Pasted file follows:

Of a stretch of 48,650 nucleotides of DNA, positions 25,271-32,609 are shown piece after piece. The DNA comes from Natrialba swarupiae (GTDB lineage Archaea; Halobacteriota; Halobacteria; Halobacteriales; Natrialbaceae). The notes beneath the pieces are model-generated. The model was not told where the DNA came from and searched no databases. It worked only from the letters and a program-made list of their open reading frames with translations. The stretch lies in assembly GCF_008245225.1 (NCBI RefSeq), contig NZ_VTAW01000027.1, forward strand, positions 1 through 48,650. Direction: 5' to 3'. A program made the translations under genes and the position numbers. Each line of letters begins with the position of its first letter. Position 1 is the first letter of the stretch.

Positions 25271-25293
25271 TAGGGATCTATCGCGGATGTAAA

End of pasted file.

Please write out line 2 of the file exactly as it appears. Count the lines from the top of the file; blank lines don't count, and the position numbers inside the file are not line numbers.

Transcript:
Positions 25271-25293